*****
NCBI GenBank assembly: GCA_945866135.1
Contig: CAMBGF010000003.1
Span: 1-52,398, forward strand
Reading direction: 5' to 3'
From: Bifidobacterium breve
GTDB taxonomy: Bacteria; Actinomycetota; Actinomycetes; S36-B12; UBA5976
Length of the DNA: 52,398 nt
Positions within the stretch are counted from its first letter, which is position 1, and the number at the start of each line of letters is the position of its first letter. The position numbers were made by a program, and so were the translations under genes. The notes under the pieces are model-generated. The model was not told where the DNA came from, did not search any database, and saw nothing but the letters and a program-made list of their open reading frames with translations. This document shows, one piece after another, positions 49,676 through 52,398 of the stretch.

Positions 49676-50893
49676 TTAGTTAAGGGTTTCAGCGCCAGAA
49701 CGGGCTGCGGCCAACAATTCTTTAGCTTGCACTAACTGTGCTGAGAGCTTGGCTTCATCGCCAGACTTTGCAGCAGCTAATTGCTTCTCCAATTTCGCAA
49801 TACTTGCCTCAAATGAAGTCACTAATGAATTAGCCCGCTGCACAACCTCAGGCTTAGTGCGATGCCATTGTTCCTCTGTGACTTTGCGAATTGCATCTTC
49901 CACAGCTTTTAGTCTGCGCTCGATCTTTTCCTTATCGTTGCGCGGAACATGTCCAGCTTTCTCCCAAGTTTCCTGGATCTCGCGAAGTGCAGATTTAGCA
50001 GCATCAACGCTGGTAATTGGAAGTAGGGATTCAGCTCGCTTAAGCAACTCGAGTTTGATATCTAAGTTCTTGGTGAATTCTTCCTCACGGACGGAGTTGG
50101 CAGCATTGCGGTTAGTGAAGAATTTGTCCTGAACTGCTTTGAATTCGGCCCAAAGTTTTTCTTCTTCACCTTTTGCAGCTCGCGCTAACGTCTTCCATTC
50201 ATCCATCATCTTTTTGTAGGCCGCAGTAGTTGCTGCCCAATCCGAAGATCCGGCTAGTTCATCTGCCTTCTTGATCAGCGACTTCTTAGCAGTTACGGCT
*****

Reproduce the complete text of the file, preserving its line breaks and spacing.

NCBI GenBank assembly: GCA_945866135.1
Contig: CAMBGF010000003.1
Span: 1-52,398, forward strand
Reading direction: 5' to 3'
From: Bifidobacterium breve
GTDB taxonomy: Bacteria; Actinomycetota; Actinomycetes; S36-B12; UBA5976
Length of the DNA: 52,398 nt
Positions within the stretch are counted from its first letter, which is position 1, and the number at the start of each line of letters is the position of its first letter. The position numbers were made by a program, and so were the translations under genes. The notes under the pieces are model-generated. The model was not told where the DNA came from, did not search any database, and saw nothing but the letters and a program-made list of their open reading frames with translations. This document shows, one piece after another, positions 49,676 through 52,398 of the stretch.

Positions 49676-50893
49676 TTAGTTAAGGGTTTCAGCGCCAGAA
49701 CGGGCTGCGGCCAACAATTCTTTAGCTTGCACTAACTGTGCTGAGAGCTTGGCTTCATCGCCAGACTTTGCAGCAGCTAATTGCTTCTCCAATTTCGCAA
49801 TACTTGCCTCAAATGAAGTCACTAATGAATTAGCCCGCTGCACAACCTCAGGCTTAGTGCGATGCCATTGTTCCTCTGTGACTTTGCGAATTGCATCTTC
49901 CACAGCTTTTAGTCTGCGCTCGATCTTTTCCTTATCGTTGCGCGGAACATGTCCAGCTTTCTCCCAAGTTTCCTGGATCTCGCGAAGTGCAGATTTAGCA
50001 GCATCAACGCTGGTAATTGGAAGTAGGGATTCAGCTCGCTTAAGCAACTCGAGTTTGATATCTAAGTTCTTGGTGAATTCTTCCTCACGGACGGAGTTGG
50101 CAGCATTGCGGTTAGTGAAGAATTTGTCCTGAACTGCTTTGAATTCGGCCCAAAGTTTTTCTTCTTCACCTTTTGCAGCTCGCGCTAACGTCTTCCATTC
50201 ATCCATCATCTTTTTGTAGGCCGCAGTAGTTGCTGCCCAATCCGAAGATCCGGCTAGTTCATCTGCCTTCTTGATCAGCGACTTCTTAGCAGTTACGGCT